Animal Spirits also aimed to be comprehensive, but it was a failure.  (My students liked it a lot more than I did, though.)  Animal Spirits is a technical economic term:  the Animal Spirits are waves of optimism and pessimism which affect human behavior--one can be bullish, thinking the world looks wonderful, or bearish, thinking everything is a Lost Cause, and said attitude will affect how much you consume, for example.  This book falls into the genre "Take an interesting economic idea and try to force the idea to explain Everything." But, the idea doesn't explain Everything.  So, first, the authors redefine Animal Spirits to mean "Human psychology" and then they to show that the way people think affects the way they act.  Shocking, no?  But, that isn't enough--then the authors need to show that the way humans think means that the way Other economists talk about lots of things isn't right.  But, that isn't enough either, so then the authors need to show that if everyone thought about things the way the Enlightened Authors do, then we would have all sorts of government polices that look suspiciously like the sort of policies which would be endorsed by, say, Obama.  And, lo and behold, Akerlof was formerly an adviser to Kerry when he was running for President.  So, much of the book just made me think, "That's enough.  You can stop now.  You've pushed this idea way past the breaking point."  But, like I said, my students liked it--well at least the ones who have told me about it--so maybe it isn't as bad as I thought it was.

And just to end on a high note.

Monday, November 29, 2010

From Smart People to Sarajevo

1.  From the November 27-28 Wall Street Journal:
Economic Smarts
Economists are more likely than average citizens to view trading with other nations as a win-win scenario, to prize the efficiency of markets and to see recessions as cyclical downturns rather than systemic collapses. Some research has found that the more education people have, the closer they move to this economist's-eye view of the world. A new study suggests that, even more than education, intelligence itself leads citizens to "think like economists."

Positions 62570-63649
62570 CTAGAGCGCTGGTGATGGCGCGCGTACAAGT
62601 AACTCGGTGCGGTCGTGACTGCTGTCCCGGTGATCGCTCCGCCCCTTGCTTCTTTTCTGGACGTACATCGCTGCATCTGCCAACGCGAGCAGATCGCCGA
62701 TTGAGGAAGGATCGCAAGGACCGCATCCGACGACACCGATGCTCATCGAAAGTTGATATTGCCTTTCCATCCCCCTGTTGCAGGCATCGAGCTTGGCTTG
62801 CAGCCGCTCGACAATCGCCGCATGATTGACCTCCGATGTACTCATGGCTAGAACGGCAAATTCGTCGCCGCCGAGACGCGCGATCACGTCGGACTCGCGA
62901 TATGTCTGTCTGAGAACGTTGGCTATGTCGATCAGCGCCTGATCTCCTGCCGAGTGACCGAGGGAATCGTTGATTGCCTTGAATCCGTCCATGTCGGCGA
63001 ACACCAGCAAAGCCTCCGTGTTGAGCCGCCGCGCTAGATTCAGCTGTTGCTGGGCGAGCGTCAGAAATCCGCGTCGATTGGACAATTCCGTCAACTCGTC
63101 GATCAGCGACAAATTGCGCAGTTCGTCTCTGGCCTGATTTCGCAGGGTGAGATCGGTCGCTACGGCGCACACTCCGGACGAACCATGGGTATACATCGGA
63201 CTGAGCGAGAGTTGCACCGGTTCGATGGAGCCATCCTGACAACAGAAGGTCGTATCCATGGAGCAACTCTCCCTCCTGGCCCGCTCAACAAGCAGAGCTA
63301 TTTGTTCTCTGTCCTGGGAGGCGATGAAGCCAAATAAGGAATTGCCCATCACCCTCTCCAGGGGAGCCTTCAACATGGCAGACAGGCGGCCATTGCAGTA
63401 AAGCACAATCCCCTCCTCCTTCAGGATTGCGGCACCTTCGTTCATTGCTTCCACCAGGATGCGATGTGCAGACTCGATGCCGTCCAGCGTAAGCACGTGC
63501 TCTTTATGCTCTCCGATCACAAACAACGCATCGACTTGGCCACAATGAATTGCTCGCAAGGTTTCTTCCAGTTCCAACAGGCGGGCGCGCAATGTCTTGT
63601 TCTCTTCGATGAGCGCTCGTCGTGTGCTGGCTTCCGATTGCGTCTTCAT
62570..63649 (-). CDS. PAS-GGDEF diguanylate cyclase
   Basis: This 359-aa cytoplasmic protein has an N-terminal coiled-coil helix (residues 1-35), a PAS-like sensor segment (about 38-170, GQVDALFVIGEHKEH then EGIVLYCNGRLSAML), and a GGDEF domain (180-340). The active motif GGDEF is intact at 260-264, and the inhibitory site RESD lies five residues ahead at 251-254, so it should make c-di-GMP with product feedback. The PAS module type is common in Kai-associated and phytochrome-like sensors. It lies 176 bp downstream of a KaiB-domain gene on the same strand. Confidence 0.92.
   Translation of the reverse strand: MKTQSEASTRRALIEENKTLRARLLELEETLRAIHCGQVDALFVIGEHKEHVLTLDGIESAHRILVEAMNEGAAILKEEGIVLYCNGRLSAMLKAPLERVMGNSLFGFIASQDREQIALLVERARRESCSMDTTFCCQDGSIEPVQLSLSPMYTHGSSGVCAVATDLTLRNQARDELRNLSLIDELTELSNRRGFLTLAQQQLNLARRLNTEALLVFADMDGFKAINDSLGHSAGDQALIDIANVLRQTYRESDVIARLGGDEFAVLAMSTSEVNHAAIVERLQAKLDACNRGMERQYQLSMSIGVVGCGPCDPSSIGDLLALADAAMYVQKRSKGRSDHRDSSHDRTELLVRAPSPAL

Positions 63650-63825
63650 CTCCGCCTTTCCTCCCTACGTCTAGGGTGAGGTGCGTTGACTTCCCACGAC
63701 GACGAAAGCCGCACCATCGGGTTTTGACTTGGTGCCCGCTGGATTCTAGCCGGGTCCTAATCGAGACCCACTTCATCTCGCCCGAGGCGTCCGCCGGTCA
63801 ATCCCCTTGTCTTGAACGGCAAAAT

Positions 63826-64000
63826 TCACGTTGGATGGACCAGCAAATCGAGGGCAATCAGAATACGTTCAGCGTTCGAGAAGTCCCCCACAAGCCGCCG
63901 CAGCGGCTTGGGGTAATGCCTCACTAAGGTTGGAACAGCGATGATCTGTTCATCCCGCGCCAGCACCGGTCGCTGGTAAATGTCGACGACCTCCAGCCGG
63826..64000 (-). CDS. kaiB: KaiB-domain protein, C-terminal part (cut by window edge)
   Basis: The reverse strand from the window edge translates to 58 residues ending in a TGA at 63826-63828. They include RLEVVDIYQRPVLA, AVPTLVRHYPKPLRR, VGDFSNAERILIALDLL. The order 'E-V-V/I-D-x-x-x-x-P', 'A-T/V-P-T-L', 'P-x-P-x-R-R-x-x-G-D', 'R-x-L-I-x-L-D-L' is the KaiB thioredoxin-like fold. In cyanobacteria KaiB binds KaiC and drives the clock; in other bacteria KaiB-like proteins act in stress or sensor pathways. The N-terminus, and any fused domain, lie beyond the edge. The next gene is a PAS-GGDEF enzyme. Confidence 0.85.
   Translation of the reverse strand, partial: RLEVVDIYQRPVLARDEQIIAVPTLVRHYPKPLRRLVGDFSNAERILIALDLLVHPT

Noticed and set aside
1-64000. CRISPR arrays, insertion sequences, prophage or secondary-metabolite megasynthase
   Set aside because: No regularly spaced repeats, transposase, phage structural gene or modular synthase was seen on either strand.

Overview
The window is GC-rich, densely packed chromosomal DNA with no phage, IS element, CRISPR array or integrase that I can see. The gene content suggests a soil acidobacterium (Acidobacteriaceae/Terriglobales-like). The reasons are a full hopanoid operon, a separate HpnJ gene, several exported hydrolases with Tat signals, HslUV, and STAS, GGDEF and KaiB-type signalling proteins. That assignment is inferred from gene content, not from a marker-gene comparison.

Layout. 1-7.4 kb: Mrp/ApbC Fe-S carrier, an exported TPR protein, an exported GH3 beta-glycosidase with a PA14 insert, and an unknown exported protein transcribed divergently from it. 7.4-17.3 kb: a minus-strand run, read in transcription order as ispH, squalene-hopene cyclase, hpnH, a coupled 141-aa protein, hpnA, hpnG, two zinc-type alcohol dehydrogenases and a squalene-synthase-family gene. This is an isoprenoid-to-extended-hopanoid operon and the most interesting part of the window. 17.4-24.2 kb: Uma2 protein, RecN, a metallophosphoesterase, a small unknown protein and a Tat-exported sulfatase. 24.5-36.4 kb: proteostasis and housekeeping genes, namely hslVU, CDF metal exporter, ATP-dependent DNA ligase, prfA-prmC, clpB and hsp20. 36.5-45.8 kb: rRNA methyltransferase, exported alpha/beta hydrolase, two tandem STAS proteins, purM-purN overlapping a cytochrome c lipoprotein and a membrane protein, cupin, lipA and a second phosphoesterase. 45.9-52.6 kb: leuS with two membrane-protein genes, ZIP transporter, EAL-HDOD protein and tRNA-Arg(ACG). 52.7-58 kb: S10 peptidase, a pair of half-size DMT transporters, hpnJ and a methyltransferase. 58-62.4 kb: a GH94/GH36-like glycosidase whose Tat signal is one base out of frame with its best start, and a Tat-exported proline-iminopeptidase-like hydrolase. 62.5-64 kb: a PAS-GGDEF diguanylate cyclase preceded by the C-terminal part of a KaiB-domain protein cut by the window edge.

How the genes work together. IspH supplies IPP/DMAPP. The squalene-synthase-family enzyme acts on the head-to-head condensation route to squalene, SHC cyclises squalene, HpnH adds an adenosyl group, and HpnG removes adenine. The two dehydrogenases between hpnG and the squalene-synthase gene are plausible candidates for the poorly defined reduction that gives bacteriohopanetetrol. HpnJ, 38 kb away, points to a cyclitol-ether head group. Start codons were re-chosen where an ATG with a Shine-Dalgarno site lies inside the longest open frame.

The researchers wanted to tease out the independent effects of intelligence and education. They made use of the National Opinion Research Center's massive General Social Survey, which includes demographic data, queries about economic attitudes and (for half the respondents) a short vocabulary quiz, which the authors treat as a workable (if not ideal) test of intelligence.
The authors found that intelligence supplanted education as the primary predictor of whether one took an economist's typical point of view. Education moved into second place, followed by party identification (Republican) and recent growth in income. The correlation between the views of intelligent people and professional economists offers "another reason to accept the 'economists are right, the public is wrong' interpretation" of differences in opinion, these economists argue.
"Intelligence Makes People Think like Economists: Evidence from the General Social Survey," Bryan Caplan and Stephen C. Miller, Intelligence (November-December)"

That must be the most insightful and brilliant bit of research ever done.  Well, OK, maybe the Principia was better.

2. In the last week, I celebrated a birthday, Thanksgiving, and the arrival of our Christmas Tree.  The Raiders were also crushed for two weeks in a row.  It is left as an exercise of the Reader to determine whether this is a net increase or decrease in happiness.